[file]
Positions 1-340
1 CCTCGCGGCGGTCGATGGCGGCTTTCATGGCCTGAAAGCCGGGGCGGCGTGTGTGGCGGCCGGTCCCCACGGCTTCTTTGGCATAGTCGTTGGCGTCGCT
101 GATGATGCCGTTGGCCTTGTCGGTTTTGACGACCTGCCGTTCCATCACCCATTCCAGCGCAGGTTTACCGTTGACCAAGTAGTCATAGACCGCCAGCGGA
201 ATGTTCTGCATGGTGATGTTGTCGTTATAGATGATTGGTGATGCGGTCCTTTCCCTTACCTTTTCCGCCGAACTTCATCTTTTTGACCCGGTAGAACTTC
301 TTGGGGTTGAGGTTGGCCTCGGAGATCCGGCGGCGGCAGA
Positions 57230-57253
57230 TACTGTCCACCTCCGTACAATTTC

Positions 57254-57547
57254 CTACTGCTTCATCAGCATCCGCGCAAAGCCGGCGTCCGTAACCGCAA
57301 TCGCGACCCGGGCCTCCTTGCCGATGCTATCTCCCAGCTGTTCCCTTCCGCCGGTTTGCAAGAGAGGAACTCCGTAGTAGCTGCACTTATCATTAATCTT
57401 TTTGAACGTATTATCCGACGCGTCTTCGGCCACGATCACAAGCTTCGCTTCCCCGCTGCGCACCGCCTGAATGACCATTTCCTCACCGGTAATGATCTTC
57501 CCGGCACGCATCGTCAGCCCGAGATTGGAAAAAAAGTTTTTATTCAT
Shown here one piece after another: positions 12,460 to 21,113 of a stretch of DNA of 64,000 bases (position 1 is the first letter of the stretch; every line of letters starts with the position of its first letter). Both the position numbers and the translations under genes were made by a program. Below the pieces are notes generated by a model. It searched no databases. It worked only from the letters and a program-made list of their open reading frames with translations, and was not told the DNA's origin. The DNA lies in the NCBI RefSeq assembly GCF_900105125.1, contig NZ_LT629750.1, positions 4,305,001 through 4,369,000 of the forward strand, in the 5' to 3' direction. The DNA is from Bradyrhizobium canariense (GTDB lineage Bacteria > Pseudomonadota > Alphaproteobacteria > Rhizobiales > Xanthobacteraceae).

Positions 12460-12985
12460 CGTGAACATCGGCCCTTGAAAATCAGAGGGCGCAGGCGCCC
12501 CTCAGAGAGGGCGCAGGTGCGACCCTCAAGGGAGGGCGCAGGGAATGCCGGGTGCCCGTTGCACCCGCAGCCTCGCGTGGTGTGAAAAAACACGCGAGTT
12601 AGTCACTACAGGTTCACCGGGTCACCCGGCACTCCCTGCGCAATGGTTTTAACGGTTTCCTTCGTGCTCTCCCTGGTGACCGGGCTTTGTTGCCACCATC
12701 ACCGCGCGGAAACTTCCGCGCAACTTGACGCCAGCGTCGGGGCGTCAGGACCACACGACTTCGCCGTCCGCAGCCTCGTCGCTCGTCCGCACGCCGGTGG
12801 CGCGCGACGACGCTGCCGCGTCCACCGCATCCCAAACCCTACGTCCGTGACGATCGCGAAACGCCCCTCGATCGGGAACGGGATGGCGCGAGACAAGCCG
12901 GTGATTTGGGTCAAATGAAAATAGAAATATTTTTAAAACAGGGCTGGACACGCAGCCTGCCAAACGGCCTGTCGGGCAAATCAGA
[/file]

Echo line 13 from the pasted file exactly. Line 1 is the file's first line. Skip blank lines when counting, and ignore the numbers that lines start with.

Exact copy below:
Shown here one piece after another: positions 12,460 to 21,113 of a stretch of DNA of 64,000 bases (position 1 is the first letter of the stretch; every line of letters starts with the position of its first letter). Both the position numbers and the translations under genes were made by a program. Below the pieces are notes generated by a model. It searched no databases. It worked only from the letters and a program-made list of their open reading frames with translations, and was not told the DNA's origin. The DNA lies in the NCBI RefSeq assembly GCF_900105125.1, contig NZ_LT629750.1, positions 4,305,001 through 4,369,000 of the forward strand, in the 5' to 3' direction. The DNA is from Bradyrhizobium canariense (GTDB lineage Bacteria > Pseudomonadota > Alphaproteobacteria > Rhizobiales > Xanthobacteraceae).